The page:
Maintaining subway stations, which sometimes are dirty, have leaky roofs or missing tile, should have the same priority as keeping equipment in good repair, Walder said.
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Old January 28th, 2010, 05:03 AM   #1083
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UES Residents Sue MTA Over 2nd Avenue Subway

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Since it was proposed in 1929, the long-awaited Second Avenue subway line has been knocked off track by two financial crashes and one world war. Now, the massive transit project is facing another formidable adversary: residents of an Upper East Side co-op who have filed suit over the Metropolitan Transportation Authority's controversial plan to construct above-ground ventilation structures, which some say will blight the neighborhood and lower property values.

According to the Real Deal, residents of the co-op at 223 East 69th Street, where eight households would have their east-facing windows completely blocked by the ventilation structure, accuse the MTA of unlawfully altering the designs of the cooling towers. The suit claims the agency's 2004 Final Environmental Impact Statement promised that the ventilation structures "would typically be approximately the same size as a typical row house—25 feet wide, 75 feet deep, and four- to five-stories high, although some may be wider," and that they "could be designed to appear like a neighborhood row house in height, scale, materials and colors." But now the MTA is planning on building structures as tall as 10 stories with facades made from a "utilitarian mix of translucent white glass, steel louvers and ceramic tile."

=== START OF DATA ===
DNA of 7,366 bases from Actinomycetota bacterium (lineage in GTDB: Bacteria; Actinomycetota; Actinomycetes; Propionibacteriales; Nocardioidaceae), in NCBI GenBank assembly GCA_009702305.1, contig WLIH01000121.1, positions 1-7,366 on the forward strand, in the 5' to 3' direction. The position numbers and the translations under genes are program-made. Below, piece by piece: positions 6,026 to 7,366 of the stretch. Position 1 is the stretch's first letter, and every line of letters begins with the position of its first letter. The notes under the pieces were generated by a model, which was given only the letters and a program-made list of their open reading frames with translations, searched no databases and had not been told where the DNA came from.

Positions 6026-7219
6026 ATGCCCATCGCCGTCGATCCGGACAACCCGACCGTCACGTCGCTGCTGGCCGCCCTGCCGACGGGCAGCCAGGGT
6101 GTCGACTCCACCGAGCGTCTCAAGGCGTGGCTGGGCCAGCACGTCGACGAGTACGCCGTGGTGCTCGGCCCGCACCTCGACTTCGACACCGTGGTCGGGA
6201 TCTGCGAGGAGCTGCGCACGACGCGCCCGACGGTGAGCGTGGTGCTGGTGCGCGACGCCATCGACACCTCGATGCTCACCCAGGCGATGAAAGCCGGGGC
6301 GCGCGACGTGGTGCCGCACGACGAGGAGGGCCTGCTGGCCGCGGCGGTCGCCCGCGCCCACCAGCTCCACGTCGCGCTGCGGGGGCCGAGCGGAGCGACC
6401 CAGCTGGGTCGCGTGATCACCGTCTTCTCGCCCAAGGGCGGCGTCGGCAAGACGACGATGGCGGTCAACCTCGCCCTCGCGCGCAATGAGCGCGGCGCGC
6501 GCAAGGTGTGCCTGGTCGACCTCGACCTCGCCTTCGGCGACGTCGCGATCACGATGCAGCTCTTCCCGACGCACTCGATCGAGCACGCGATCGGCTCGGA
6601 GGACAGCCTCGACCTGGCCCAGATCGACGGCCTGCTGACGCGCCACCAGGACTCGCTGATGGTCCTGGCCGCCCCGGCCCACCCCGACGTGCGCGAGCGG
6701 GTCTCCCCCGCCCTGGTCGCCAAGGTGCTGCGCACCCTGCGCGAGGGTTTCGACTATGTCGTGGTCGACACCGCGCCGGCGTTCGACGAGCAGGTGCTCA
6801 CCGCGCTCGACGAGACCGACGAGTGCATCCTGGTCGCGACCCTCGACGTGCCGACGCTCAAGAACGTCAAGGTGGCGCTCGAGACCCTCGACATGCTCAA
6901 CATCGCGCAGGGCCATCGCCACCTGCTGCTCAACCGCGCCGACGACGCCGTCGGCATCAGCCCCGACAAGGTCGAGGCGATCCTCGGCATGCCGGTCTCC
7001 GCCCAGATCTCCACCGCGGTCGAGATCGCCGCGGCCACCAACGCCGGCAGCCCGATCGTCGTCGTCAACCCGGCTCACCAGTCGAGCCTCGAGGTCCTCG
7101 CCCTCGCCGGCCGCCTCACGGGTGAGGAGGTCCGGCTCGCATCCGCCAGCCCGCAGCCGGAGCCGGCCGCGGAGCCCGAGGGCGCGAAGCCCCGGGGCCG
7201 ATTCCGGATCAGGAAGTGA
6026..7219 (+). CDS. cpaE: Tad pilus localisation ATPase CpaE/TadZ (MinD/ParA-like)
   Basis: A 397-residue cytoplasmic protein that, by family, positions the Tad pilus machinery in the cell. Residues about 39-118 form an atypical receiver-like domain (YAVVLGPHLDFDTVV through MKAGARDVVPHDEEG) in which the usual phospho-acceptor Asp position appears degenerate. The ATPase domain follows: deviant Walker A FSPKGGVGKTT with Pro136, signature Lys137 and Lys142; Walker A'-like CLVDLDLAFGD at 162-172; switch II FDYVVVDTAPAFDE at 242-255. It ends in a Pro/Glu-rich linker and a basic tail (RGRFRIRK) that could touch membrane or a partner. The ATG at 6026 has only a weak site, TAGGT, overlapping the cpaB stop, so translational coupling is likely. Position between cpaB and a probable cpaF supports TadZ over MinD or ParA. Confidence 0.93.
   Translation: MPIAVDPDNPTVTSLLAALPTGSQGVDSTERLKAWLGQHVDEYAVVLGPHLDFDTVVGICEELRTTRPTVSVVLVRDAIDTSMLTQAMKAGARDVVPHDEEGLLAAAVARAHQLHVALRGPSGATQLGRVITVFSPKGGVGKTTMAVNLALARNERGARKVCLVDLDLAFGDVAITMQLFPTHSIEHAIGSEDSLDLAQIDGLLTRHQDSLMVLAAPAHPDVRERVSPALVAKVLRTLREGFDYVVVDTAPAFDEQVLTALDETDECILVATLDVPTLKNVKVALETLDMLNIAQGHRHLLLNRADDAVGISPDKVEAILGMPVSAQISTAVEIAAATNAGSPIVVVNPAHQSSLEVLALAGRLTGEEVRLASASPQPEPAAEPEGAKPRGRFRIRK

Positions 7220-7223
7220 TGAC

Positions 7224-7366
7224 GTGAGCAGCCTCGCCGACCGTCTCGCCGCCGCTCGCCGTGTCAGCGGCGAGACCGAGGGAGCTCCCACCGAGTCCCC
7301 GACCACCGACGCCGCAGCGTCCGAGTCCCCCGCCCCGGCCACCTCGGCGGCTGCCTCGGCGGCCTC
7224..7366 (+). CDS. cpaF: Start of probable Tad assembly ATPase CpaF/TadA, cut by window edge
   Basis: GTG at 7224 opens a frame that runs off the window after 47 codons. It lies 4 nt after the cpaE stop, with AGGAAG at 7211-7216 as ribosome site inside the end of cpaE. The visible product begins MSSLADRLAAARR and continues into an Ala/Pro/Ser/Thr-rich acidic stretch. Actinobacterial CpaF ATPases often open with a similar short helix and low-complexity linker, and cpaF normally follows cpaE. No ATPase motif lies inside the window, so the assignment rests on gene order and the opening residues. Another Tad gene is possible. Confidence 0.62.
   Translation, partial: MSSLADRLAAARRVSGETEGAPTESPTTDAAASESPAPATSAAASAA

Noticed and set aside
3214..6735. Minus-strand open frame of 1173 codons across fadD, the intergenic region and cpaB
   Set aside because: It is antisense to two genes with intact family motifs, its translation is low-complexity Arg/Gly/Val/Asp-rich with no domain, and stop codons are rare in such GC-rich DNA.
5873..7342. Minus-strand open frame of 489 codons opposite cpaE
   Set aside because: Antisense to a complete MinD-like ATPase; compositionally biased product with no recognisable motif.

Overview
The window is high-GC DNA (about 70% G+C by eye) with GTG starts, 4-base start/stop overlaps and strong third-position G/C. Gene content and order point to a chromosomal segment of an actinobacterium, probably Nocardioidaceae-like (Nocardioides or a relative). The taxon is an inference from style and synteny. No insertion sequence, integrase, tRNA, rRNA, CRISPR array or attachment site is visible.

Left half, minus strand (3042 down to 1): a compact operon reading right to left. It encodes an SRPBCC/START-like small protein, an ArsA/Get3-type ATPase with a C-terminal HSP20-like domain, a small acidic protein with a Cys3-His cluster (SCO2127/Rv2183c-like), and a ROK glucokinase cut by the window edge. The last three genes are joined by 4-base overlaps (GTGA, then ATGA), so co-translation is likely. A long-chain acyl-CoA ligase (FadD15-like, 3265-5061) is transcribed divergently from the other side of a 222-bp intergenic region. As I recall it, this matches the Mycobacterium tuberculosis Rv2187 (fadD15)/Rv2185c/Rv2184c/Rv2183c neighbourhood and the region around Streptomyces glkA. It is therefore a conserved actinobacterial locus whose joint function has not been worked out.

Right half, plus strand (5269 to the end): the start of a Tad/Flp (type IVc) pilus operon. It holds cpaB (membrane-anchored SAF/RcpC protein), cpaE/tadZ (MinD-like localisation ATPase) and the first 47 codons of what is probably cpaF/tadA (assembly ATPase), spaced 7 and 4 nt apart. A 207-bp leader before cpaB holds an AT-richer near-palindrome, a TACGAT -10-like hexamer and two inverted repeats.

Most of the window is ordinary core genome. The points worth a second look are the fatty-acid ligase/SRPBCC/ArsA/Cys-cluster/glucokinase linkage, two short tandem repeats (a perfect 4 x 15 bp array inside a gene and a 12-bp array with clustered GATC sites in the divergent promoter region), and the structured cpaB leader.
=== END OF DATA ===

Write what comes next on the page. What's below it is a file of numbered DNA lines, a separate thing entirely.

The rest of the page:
"[I]f the MTA insists on moving forward with this design change, then it must conduct an additional public environmental review, including a full analysis of the facility's impacts on the buildings at 233 East 69th Street, and an evaluation of suitable mitigation measures or alternatives to avoid or minimize the facility's impacts to the greatest extent practicable," said attorney Michael D. Zarin, who estimated such a review could delay the project by an additional six months to one year. The MTA has said it must construct the above-ground structures, some of which require the use of eminent domain, because the sidewalk grates that ventilate most subway stations are no longer up to code.
This is how the utility structure will look like on 96th street and 2nd Ave-


source
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Old January 28th, 2010, 12:01 PM   #1084
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I can see why very it can be such an arduous task to build public transport infrastructure in the US. Litigation is only ever a heartbeat away.

Any old excuse to sue and grab some money you don't deserve will do...
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Old January 28th, 2010, 08:05 PM   #1085